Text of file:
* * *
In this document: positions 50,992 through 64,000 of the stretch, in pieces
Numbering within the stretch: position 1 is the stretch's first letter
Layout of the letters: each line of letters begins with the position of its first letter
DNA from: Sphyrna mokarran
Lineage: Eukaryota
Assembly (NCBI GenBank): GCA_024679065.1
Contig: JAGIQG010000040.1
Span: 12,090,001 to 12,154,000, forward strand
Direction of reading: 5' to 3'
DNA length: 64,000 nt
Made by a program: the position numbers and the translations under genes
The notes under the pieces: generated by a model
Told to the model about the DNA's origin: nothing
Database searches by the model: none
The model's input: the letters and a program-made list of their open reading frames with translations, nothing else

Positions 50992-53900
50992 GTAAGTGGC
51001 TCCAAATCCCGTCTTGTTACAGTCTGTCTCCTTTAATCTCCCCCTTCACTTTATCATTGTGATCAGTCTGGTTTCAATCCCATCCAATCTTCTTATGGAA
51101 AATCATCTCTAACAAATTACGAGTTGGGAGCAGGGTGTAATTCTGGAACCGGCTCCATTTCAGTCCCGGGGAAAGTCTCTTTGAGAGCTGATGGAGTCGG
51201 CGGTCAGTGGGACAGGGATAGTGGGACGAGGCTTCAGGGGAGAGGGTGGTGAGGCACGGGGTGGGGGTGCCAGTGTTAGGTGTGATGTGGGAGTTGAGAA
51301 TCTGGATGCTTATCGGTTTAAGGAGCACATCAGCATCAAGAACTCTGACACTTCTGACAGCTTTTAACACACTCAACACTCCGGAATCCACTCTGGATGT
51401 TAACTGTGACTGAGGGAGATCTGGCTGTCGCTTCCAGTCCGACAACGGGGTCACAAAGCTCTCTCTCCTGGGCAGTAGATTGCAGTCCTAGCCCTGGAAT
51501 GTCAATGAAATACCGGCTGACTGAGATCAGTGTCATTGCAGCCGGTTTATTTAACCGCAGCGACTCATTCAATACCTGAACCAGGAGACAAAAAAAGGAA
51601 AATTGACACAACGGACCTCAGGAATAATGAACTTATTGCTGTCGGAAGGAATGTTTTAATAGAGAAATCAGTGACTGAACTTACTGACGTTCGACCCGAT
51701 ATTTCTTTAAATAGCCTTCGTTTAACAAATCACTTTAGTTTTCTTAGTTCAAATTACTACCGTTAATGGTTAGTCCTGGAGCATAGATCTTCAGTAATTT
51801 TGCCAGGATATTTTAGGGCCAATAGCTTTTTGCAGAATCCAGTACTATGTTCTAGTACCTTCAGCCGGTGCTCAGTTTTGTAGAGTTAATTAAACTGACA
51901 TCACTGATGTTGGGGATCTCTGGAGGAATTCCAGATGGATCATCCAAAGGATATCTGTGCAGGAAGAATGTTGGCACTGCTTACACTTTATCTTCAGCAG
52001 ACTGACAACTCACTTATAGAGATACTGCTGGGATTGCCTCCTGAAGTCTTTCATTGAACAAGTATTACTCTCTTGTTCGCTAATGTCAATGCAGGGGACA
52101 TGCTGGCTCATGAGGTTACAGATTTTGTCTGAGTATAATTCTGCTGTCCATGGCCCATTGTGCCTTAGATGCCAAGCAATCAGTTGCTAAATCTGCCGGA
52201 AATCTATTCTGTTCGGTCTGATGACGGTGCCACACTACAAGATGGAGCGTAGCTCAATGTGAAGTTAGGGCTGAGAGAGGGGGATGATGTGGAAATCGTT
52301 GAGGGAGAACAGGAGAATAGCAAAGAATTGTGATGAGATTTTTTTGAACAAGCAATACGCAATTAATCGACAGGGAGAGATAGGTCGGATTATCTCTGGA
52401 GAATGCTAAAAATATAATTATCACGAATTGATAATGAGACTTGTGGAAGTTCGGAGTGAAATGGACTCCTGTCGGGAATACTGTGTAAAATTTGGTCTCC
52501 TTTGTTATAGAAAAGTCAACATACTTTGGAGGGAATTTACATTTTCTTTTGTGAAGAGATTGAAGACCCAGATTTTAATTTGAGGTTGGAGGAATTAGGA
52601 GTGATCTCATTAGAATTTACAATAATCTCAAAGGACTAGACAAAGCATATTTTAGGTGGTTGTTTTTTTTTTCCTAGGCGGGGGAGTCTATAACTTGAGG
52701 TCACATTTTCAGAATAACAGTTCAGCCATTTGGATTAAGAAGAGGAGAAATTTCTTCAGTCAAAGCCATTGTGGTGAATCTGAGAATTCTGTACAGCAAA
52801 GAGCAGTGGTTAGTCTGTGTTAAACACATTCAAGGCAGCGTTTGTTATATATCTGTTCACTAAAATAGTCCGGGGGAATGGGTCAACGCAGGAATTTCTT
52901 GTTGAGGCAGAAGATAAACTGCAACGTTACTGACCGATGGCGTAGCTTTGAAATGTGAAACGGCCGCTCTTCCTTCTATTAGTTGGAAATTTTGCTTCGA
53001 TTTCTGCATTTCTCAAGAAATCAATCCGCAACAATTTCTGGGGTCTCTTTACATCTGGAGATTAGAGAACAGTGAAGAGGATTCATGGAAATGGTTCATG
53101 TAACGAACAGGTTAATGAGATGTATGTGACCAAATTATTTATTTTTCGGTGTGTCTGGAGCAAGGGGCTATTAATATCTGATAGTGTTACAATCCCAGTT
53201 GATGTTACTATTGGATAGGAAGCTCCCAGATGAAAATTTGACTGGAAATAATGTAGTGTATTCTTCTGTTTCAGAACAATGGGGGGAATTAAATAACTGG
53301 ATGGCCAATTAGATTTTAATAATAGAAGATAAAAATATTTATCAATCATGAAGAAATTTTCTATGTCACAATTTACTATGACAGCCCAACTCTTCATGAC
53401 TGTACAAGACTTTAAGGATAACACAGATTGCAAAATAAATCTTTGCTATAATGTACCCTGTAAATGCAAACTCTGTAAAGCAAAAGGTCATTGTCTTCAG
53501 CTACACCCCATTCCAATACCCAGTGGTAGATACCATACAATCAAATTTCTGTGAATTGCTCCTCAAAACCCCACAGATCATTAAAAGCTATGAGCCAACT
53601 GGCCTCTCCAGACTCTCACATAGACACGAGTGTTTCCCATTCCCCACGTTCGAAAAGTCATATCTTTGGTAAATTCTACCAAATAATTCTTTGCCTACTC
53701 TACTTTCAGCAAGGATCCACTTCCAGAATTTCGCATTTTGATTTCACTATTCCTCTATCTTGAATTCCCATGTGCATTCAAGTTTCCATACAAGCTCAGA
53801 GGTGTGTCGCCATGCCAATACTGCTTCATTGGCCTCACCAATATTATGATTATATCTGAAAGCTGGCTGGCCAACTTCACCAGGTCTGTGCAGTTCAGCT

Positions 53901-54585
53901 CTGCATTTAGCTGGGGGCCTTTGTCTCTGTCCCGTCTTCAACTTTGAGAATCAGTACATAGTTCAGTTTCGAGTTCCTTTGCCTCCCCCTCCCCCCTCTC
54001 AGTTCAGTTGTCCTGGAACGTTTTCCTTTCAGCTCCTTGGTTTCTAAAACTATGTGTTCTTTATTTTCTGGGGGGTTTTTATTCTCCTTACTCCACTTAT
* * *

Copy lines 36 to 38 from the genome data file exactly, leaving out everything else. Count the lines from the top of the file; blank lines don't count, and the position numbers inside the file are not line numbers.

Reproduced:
52801 GAGCAGTGGTTAGTCTGTGTTAAACACATTCAAGGCAGCGTTTGTTATATATCTGTTCACTAAAATAGTCCGGGGGAATGGGTCAACGCAGGAATTTCTT
52901 GTTGAGGCAGAAGATAAACTGCAACGTTACTGACCGATGGCGTAGCTTTGAAATGTGAAACGGCCGCTCTTCCTTCTATTAGTTGGAAATTTTGCTTCGA
53001 TTTCTGCATTTCTCAAGAAATCAATCCGCAACAATTTCTGGGGTCTCTTTACATCTGGAGATTAGAGAACAGTGAAGAGGATTCATGGAAATGGTTCATG